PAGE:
For the 3-month period ending today, Aug. 31, there have been 25% more
new SFR listings west of Sepulveda than in the same June-August period last year. (Click graphic to enlarge.)
But August 2010 has seen just one more new listing – as of early afternoon on the month's last day – than Aug. 2009.
The boost from Summer 2009 to this Summer tells you something about a change in the mood of sellers.
Last year, the mood was grim, for a reason – the Fall 2008 financial market meltdown had its impact on the local RE market over the ensuing several months. There were deals and hard bargains driven in early 2009, but lots of buyers were spooked, and money was hard to come by, regardless.
Why list your house then if you didn't absolutely have to?
Potential sellers placed the fewest homes on the market in Summer 2009 out of any Summer of the previous 10 years (2001-2009, inclusive). (See second graph below.)
By Spring 2010, as we've documented in detail here at MBC, buyers' moods had shifted, local housing inventory was low and, suddenly, deals were happening quickly – the phrase "multiple offers" even made a comeback.
Cue the next round of sellers. This Summer's crop of listings reflects a group of sellers well aware of the bounce earlier this year. Data seem to confirm the sense we've heard anecdotally from some sellers before dipping their toes into this market: This is an OK time to sell, right?
Despite the rise over last year, this Summer's inventory bounce makes 2010 look pretty average. Our look at 11 years' worth of data here (click graph to enlarge)
shows that Summer 2010 saw about the same number of new listings hit during the 3 months of Summer that were seen in 2007 and 2008. This year's total isn't far off some of the mid-bubble years (2003-05), lagging those years by just 12-15%. An interlude for nerdy notes:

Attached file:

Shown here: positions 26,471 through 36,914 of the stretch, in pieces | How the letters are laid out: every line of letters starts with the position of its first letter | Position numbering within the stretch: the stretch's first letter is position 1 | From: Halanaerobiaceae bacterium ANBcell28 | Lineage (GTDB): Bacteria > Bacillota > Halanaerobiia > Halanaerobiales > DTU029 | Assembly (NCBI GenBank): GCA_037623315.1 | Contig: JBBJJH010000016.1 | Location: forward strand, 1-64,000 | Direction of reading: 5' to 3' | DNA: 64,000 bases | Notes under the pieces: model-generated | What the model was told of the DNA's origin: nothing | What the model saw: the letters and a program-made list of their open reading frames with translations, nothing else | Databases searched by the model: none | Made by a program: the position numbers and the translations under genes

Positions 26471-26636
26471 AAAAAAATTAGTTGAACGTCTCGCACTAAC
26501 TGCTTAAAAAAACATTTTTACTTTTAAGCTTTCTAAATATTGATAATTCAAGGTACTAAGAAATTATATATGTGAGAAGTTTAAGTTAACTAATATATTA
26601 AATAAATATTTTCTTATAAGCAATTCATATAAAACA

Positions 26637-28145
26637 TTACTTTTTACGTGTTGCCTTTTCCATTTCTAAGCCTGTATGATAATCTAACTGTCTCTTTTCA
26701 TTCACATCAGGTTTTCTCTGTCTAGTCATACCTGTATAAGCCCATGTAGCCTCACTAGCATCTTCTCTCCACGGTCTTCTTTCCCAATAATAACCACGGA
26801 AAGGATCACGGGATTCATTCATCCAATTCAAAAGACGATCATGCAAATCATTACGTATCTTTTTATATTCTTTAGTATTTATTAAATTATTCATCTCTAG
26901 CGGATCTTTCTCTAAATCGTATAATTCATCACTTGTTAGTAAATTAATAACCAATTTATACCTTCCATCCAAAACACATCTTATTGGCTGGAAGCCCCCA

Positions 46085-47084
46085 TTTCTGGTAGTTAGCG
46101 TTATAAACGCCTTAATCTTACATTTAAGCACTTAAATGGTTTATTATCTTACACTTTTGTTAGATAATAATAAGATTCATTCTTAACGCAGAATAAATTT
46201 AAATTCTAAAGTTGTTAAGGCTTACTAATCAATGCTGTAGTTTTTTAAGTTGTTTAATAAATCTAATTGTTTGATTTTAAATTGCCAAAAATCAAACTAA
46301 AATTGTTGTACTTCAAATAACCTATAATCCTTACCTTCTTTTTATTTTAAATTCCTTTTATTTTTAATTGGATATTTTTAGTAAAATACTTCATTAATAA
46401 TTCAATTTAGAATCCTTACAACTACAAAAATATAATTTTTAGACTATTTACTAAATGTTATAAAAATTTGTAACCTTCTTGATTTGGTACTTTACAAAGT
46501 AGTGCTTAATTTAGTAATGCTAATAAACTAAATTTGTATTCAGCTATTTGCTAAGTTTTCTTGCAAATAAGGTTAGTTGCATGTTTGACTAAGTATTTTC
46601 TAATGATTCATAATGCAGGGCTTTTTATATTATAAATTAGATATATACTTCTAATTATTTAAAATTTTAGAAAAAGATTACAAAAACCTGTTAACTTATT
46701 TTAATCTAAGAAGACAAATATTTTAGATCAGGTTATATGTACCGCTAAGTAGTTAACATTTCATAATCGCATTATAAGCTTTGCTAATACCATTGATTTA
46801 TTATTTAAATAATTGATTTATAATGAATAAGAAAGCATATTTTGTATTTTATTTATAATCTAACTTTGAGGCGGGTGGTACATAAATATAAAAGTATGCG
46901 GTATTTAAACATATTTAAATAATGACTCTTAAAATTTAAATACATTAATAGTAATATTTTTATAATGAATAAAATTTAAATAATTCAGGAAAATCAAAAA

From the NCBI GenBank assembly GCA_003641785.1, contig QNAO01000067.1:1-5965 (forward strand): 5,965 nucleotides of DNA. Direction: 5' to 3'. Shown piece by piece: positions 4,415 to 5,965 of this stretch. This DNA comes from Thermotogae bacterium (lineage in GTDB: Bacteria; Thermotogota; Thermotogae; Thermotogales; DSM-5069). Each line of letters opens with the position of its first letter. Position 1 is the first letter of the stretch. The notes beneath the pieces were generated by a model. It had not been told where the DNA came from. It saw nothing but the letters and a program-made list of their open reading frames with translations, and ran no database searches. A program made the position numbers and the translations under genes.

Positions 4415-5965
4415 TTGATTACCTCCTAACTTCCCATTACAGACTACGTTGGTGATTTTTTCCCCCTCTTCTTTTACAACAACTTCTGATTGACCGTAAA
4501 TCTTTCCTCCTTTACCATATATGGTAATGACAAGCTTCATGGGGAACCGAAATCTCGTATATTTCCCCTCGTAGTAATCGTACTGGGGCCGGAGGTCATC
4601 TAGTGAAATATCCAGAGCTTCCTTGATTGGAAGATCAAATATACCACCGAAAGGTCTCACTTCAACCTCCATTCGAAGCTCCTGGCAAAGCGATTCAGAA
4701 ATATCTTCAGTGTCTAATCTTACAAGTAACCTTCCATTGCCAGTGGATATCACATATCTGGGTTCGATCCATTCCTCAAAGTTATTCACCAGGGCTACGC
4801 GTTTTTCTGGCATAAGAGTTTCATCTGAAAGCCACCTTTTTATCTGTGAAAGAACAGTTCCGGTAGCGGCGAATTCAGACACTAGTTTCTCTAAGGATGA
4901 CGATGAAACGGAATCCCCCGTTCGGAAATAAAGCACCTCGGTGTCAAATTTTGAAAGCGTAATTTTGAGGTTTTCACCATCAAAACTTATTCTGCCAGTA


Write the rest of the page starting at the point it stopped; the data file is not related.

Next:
For all of this data, we're relying on MLS records of homes listed for sale with a start date in the subject period. (Aug. 1-Aug. 31 for our 2009-2010 comparison; between June 1-Aug. 31 of the year in question for all the other Summer-to-Summer comparisons.)
Also, be aware that, for only the 2009-2010 comparisons (first graph), we've manually stricken several records from the total count because the homes were merely re-listed
during the August or Summer in question; the original listings had begun earlier. We cut 10 from the Summer 2010 total and 5 from 2009. To present the full 2001-2010 data, it was not practical to make those deletions, so we're presenting the "raw," unadjusted counts for each year. OK, end nerdy notes.
It's always interesting to see the bigger picture.
The Summers of 2001, 2002 and 2006 were gigantic for new inventory. In 2001-02, with 195 new listings in each Summer, there were 70% more public offerings of homes for sale than we saw this year. That meant lots more choices at a time when optimism was first really dawning and prices were beginning a steep climb.
Despite the fairly good numbers this year, you'd be hard-pressed to find someone who believes we're at the starting end of a major new upcycle like we had ahead of us then.
As we look in the rear-view mirror now, you can understand a big part of why Summer/Fall 2006 wound up with a big inventory overhang and the first strange, post-bubble market locally. There were far too many sellers trying the market right then, as if the bubble were inflating instead of nearing a 3-year deflationary period.
Looking again at August 2009, we note that 18 of the 20 listings that first came to the public in that month were eventually sold. That's not a bad record for the August 2010 crop to shoot for.